(RNS) The archbishops of Canterbury and Westminster are among British faith leaders calling on citizens to challenge prejudice, following a sharp rise in xenophobic attacks after the country’s referendum to leave the European Union.
Describing the uncertainty and fears that have followed the Brexit vote, religious leaders said people should not become mistrustful of “the other”:
“For all that lies outside of our personal control, every person has the power to conquer their own instinct to apportion blame to others for perceived injustice.
“Today we call upon every citizen of our great country to recognize personal accountability for their every action, rather than avoiding that responsibility by looking for scapegoats, and to challenge racial and communal prejudice wherever it is found and thus ensure that we are, more than ever, a country united,” said the letter published in The Times newspaper on Friday (July 1).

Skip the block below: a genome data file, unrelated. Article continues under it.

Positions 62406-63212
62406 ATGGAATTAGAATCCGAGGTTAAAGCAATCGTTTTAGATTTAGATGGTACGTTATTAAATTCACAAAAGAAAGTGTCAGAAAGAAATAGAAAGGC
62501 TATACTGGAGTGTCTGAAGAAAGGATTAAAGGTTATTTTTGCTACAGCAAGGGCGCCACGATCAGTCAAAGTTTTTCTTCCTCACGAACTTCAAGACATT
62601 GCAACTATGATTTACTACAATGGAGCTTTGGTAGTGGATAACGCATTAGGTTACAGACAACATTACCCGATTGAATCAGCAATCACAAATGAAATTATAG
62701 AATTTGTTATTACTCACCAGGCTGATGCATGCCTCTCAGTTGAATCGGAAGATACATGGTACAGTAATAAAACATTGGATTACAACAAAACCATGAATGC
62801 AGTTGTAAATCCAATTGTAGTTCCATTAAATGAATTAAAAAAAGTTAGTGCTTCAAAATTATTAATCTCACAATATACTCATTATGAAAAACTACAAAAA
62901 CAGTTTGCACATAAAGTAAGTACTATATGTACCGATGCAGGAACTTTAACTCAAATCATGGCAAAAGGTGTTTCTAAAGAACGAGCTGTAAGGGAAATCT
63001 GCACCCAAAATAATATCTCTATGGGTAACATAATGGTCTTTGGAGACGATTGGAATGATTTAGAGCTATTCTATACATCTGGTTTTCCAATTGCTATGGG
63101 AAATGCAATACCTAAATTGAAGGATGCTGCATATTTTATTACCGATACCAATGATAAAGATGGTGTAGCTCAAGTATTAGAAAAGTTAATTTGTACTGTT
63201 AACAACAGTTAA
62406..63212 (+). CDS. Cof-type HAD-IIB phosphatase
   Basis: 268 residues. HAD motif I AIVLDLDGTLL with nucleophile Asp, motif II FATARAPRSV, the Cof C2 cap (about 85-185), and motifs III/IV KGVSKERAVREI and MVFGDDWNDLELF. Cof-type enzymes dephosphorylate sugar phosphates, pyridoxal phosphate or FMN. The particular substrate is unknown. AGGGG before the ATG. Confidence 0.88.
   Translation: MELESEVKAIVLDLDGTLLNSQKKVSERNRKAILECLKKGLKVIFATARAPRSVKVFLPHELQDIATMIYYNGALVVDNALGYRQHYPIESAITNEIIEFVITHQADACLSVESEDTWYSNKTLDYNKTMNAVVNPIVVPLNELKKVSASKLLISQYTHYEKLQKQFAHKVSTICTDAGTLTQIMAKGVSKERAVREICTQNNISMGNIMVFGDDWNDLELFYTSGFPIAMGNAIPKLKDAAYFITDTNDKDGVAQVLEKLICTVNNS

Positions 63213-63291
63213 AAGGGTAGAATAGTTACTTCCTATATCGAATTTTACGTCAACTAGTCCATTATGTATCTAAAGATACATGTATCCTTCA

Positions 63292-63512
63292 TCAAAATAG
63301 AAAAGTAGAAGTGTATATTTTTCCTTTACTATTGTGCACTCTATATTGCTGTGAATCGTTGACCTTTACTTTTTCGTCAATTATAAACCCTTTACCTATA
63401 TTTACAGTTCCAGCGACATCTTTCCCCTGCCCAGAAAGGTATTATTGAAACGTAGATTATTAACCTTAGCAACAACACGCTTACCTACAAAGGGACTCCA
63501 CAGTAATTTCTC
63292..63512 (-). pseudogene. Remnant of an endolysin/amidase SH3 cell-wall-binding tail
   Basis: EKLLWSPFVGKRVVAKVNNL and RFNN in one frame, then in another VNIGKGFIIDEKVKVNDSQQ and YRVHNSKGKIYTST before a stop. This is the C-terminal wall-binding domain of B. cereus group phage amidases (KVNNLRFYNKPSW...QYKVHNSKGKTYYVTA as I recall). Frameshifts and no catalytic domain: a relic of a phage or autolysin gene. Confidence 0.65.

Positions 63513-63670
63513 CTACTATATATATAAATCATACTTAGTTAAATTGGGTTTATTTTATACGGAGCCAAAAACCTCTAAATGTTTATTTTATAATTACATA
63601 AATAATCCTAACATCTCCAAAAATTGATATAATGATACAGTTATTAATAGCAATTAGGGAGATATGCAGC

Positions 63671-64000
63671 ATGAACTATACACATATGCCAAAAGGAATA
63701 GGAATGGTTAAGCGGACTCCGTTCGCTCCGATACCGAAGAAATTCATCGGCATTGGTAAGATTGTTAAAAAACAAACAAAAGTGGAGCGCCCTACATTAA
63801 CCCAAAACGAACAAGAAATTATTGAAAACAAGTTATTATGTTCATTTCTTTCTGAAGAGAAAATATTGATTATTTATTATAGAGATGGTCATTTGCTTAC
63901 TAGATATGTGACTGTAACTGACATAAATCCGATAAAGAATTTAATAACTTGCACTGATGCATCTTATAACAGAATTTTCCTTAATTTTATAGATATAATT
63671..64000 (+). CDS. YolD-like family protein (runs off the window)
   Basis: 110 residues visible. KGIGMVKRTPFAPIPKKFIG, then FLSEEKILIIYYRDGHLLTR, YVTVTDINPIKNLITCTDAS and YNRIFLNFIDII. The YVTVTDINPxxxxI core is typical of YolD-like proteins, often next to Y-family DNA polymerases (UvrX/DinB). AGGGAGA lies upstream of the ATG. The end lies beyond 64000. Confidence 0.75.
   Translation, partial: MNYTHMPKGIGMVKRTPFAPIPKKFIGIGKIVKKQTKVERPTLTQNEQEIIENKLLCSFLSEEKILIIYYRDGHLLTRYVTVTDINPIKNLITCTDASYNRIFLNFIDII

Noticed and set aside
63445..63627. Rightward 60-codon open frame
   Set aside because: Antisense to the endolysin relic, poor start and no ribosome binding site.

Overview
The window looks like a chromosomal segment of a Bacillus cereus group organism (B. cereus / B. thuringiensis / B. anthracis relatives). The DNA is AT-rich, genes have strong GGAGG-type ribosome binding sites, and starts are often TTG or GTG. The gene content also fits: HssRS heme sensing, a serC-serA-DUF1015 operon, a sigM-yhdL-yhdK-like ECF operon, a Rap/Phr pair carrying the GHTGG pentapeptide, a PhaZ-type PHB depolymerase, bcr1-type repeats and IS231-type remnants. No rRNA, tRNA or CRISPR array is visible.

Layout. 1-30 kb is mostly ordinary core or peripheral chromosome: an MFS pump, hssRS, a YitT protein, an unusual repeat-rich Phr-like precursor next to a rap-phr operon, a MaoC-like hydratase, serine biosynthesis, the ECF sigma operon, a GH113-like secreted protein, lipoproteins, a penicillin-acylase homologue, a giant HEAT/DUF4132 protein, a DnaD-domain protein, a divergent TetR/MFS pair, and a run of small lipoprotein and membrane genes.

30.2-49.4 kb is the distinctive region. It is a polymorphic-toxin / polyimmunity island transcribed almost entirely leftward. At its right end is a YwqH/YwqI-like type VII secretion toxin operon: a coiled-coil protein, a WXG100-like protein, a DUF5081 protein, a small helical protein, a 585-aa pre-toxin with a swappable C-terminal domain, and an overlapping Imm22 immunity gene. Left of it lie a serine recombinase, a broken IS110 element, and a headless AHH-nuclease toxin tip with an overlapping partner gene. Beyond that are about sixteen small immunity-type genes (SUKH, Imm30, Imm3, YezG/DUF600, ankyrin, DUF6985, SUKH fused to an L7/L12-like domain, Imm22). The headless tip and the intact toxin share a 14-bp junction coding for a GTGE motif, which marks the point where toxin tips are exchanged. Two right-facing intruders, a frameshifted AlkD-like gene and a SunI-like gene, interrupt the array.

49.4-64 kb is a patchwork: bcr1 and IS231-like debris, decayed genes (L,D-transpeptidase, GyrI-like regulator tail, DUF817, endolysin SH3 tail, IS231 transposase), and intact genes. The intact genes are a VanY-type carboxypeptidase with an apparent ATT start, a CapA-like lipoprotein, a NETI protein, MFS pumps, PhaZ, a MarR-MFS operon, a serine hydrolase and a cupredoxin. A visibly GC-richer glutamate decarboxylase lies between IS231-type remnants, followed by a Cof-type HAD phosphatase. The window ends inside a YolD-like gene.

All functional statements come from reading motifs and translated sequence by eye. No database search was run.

The letter was signed by Ephraim Mirvis, chief rabbi of the United Hebrew Congregations of the Commonwealth; Justin Welby, archbishop of Canterbury; Cardinal Vincent Nichols, archbishop of Westminster; and Maulana Syed Ali Raza Rizvi, president of the Muslim organization Majlis-e-Ulama Shia Europe.
During the week that followed the June 23 vote to leave the European Union, 331 hate crime incidents were reported, compared to 63 in an average week, the National Police Chiefs’ Council said on Thursday (June 30).
— Justin Welby ن (@JustinWelby) July 1, 2016
(Rosie Scammell is a Rome-based RNS correspondent)